Security researcher blabs that Google App Engine is vulnerable to attack

security researcher blabs that google app engine is vulnerable to attack bvyifsp
Image Credit: Pixabay
According to a report released on Seclist.org’s Full Disclosure, a new set of vulnerabilities could leave Google’s App Engine open to attack from a rudimentary Java exploit.

Seven different unpatched holes were discovered by Adam Gowdiak, CEO of the Polish security firm Security Explorations. The exploit uses the cloud platform Google App Engine to launch a defunct string of Java code, which can then be executed to break out of the first-layer sandbox and wreak havoc on protected areas of Google’s servers.

This is a huge problem for the Internet search giant, who could have been losing sensitive customer data, or even files from the company’s internal operations for months on end without even realizing it. Fortunately, there’s no evidence the attack has been used by malicious hackers as of yet.

As is the case with most vulnerabilities, Gowdiak waited for a response from Google for several weeks before going public. Publishing his findings to news outlets is a way to kick the company into gear, and force it to address the issue whether it likes it or not.

“It’s been 3 weeks and we haven’t heard any official confirmation / denial from Google with respect to Issues 37-41,” said Gowdiak in his post on Full Disclosure. “It should not take more than 1-2 business days for a major software vendor to run the received POC, read our report and / or consult the source code.”

Ars Technica reached out to Google for a response on the issue, and received the canned response you’d expect from any entity its size. “A researcher recently reported a known issue affecting a preliminary layer of security in Google App Engine. We’re working with him to mitigate it; users don’t need to take any action.”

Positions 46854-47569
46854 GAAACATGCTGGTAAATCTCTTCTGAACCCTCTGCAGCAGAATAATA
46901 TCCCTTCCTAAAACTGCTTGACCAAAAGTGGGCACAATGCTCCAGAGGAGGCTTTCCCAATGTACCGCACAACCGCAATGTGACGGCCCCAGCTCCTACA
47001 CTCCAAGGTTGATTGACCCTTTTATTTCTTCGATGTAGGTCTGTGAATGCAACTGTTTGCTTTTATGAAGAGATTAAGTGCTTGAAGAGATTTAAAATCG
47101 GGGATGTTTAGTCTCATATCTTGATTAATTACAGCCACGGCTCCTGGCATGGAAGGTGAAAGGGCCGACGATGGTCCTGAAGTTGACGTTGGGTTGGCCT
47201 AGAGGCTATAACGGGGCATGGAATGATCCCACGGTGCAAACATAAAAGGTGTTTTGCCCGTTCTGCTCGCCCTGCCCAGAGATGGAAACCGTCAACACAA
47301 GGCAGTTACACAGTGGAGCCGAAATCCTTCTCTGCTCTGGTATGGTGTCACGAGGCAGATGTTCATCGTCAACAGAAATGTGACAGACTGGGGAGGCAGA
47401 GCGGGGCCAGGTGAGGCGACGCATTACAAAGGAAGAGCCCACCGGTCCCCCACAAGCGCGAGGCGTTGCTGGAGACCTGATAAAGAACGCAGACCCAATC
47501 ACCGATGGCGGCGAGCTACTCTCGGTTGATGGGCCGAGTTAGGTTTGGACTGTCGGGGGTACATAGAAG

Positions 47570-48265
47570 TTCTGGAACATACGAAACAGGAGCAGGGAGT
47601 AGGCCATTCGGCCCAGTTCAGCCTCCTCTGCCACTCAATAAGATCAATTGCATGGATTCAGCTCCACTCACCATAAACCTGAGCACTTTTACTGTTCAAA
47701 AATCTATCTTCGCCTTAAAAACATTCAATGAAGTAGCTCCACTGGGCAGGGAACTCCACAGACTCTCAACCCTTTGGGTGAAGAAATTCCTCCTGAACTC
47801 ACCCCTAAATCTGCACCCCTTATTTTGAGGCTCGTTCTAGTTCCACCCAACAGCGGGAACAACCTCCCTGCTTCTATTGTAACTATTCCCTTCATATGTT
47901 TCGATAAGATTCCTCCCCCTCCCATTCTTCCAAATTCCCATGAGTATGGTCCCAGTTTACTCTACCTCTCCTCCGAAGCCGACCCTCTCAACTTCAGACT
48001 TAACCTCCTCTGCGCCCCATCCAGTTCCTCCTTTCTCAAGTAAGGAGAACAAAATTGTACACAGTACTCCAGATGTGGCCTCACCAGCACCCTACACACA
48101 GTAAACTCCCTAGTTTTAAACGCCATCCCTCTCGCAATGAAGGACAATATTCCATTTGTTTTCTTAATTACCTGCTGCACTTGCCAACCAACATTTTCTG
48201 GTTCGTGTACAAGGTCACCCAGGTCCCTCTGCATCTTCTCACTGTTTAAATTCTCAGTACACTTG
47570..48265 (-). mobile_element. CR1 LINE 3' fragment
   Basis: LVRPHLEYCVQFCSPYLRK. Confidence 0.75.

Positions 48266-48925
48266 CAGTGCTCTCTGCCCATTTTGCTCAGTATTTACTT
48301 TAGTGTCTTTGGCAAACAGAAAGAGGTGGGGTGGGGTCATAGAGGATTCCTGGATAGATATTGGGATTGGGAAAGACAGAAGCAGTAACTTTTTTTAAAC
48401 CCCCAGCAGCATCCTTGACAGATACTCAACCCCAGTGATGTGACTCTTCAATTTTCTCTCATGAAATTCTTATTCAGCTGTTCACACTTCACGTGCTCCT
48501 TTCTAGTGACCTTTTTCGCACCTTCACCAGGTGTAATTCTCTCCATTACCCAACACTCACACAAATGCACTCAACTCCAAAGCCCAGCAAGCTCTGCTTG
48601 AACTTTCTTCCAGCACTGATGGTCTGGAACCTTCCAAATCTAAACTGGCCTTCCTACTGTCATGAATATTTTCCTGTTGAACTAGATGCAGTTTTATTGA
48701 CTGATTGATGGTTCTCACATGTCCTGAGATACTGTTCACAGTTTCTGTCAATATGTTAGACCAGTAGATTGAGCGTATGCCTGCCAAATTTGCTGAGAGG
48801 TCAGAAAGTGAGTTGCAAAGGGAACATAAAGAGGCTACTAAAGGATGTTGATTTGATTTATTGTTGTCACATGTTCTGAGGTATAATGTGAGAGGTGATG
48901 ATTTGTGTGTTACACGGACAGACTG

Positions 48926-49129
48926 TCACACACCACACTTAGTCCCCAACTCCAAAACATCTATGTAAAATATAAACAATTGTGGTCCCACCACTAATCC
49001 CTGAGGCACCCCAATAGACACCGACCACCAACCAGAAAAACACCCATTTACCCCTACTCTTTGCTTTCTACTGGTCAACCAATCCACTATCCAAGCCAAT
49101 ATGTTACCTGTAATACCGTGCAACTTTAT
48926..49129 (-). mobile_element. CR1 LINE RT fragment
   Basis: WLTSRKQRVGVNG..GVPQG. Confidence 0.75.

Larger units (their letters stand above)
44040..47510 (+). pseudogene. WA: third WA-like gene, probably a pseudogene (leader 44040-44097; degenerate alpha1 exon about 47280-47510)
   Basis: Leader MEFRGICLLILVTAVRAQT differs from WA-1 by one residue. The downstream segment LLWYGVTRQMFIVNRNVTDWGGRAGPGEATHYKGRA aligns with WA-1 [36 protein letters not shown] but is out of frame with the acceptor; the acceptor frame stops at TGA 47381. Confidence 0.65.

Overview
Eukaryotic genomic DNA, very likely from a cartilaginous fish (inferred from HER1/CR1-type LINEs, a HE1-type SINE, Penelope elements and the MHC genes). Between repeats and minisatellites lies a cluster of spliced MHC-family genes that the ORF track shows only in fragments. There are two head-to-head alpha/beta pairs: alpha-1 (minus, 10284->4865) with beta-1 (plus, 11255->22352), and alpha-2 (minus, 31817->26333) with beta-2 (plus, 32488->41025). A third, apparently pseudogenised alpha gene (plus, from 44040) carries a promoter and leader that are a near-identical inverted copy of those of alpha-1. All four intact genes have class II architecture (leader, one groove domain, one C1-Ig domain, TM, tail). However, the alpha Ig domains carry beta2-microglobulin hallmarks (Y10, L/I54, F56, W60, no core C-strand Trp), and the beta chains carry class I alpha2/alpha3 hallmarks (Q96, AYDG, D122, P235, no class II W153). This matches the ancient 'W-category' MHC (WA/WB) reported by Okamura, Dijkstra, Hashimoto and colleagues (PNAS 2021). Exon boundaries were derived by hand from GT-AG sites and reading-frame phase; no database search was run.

Computing

Just when you thought spam was dead, it’s back and worse than ever

Spam emails might seem like an outdated way to spread malware, but in 2018 they are proving to be the most effective attack vector thanks to new techniques and tricks.
Mobile

Google working on quick charging fix for Pixel after Android 9.0 Pie update

Google's Pixel smartphone may be running the latest software, but it still has its fair share of issues. We've rounded up some of the more common Google Pixel problems, along with a few solutions for addressing them.
Mobile

Google tracks your location — even when you deny it permission

Google is tracking your location -- even when you tell it not to. According to an investigation by the Associated Press, Google services on both Android and iPhones store location data, regardless of whether privacy settings claim…
Smart Home

White-hat Chinese hackers turn Alexa into a spy, briefly

A team of Chinese researchers revealed this week that they were able to use a cracked Amazon Echo to exploit a series of Alexa interface flaws to take control over an unteuched Echo running on the same network.